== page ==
Who will reach the finish line first? Speed walk, jog, run — it doesn’t matter how your family chooses to complete the task. Map out a cool trail through town or some other more rural paths. Along with your weekly Monday Mile, look for any charity walks or runs raising money for a cause that you and your family support.

Push-Up and Rotation:

If misery loves company, you’ll want the whole family here for this one. The push-up and rotation targets your abs, triceps, upper back, chest, and shoulders, making it a complete upper-body and core workout. Begin in a push-up position with your body off the floor. After one push-up, twist your body to the right and raise your right arm to the ceiling, into a side plank. Return to start and repeat on the other side. Set a timer for three minutes – who can do the most?

Restless Kids are No Match for These Fun (and Foolproof) Move It Monday Activities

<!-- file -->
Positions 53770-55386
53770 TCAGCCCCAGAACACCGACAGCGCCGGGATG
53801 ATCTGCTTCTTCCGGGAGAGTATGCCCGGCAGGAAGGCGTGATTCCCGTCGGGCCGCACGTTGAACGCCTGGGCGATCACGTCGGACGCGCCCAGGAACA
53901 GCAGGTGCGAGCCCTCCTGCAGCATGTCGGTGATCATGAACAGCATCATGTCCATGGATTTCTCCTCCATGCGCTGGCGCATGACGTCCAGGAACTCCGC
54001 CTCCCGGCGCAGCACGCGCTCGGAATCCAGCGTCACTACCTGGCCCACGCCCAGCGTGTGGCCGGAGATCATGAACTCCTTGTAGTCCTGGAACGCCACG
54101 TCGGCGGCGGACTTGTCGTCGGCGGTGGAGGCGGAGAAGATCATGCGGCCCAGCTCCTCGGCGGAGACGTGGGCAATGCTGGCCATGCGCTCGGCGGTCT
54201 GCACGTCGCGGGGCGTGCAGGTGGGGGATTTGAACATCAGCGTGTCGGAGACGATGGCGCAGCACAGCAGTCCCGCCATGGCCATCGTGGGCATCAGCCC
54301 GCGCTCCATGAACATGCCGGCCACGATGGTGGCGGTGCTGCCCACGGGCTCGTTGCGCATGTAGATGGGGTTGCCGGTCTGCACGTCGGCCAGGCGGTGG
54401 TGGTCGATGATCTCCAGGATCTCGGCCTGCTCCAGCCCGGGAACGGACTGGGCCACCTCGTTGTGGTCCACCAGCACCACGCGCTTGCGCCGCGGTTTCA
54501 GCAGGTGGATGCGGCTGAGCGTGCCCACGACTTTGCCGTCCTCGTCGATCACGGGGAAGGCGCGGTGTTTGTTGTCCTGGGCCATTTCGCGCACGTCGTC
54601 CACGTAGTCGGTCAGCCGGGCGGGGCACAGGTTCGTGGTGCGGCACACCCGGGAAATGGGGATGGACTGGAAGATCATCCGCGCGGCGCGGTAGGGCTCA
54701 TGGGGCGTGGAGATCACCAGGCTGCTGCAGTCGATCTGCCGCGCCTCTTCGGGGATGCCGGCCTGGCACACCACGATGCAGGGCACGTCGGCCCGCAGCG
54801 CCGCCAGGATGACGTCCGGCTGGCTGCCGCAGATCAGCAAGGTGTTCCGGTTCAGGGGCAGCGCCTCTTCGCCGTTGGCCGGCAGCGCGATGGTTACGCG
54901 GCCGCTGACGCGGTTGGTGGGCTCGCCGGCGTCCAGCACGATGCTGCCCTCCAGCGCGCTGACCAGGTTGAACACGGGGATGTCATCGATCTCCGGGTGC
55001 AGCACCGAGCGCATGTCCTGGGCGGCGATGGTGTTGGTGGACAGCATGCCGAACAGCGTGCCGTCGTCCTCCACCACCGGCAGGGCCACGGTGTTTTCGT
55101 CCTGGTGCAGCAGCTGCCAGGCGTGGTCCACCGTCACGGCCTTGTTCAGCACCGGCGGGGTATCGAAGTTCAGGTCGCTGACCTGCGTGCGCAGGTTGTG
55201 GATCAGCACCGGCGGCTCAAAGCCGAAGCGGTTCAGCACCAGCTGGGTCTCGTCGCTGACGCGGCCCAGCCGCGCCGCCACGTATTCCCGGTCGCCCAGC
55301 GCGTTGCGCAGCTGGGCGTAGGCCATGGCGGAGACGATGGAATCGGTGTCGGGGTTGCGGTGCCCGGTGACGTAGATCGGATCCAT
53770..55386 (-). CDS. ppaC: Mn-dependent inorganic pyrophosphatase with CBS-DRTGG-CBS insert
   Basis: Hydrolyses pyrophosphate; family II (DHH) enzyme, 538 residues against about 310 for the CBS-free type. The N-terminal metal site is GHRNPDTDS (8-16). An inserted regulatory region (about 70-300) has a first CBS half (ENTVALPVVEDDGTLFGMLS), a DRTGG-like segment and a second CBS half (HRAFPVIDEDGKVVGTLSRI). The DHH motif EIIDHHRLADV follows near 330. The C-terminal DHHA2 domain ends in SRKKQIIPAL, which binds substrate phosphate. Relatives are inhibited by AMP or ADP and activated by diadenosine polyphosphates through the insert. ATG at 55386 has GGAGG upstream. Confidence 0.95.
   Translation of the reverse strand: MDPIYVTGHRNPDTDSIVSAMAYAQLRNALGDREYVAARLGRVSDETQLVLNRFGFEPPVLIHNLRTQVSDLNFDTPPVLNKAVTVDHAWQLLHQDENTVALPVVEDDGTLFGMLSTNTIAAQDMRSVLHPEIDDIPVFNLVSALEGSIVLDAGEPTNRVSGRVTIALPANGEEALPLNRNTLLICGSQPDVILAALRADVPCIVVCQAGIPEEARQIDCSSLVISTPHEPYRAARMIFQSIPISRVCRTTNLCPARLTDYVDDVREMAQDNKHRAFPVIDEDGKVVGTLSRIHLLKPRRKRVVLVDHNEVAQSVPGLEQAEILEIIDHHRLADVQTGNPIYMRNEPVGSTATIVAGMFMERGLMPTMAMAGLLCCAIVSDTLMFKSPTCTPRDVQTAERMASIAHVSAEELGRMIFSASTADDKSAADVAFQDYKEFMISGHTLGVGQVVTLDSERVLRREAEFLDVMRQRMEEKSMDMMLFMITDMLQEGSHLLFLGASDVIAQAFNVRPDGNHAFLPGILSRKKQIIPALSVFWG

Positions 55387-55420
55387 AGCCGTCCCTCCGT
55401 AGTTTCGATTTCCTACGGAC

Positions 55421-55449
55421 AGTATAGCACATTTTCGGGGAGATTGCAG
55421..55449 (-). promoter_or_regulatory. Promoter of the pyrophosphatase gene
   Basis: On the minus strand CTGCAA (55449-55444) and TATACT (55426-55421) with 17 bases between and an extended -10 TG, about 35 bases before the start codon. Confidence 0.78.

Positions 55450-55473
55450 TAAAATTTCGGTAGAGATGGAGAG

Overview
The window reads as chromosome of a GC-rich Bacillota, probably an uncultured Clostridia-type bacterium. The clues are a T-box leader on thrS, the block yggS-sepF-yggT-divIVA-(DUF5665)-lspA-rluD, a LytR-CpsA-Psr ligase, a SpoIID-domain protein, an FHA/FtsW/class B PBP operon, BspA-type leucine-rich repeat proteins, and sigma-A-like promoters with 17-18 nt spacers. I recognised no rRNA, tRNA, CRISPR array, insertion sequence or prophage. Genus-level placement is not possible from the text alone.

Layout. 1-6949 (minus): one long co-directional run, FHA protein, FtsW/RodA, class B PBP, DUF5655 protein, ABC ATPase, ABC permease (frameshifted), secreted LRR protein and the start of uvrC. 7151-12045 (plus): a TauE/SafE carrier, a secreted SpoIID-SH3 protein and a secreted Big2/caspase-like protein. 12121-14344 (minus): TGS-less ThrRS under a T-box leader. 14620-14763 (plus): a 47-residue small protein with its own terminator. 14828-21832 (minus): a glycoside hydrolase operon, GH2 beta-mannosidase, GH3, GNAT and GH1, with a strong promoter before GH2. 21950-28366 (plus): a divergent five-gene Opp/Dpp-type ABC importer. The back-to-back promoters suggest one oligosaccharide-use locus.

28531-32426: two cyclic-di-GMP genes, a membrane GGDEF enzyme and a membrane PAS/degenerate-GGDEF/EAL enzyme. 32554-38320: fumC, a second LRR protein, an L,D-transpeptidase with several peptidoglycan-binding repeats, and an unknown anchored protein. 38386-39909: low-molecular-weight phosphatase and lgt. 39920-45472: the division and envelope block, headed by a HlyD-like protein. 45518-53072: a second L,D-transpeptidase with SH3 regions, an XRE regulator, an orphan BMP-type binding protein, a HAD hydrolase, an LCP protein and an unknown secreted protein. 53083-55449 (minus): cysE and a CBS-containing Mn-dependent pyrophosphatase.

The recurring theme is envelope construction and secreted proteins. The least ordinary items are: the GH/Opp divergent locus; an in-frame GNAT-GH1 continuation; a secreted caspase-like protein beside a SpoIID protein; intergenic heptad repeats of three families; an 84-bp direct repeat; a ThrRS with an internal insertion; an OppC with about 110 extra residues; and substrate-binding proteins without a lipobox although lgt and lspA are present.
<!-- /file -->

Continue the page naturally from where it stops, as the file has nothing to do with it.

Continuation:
But what’s a parent to do when they’ve got a couple of little ones bouncing off the walls? Instead of trying to get Chris and Sally to sit down to a puzzle, board game, or art project, use Monday as an opportunity to get everyone moving.We’ve picked some awesome Move It Monday actives to help the kids expend all of that excess energy: No iPad, X-Box, or television required!

Build an Obstacle Course

Let your imagination (and children) run wild with an obstacle course. Shift around the furniture, throw in some pillows, create some corridors, and send your kids on a fun journey through the house and into the yard. Need some inspiration? Consider adding in a puzzle half-way through the obstacle course or make a section that requires kids to crawl, hop, or wiggle their way through to the end.

Wacky Races

Go beyond the typical running race and introduce your kids to some cool and funky variations. Three-legged and wheel barrow races are always a hit, but you can also add in a crab walk, hop scotch, jump rope, or soccer ball to ramp up the fun. The more creative you get, the more captivated your audience.

Family Freeze Tag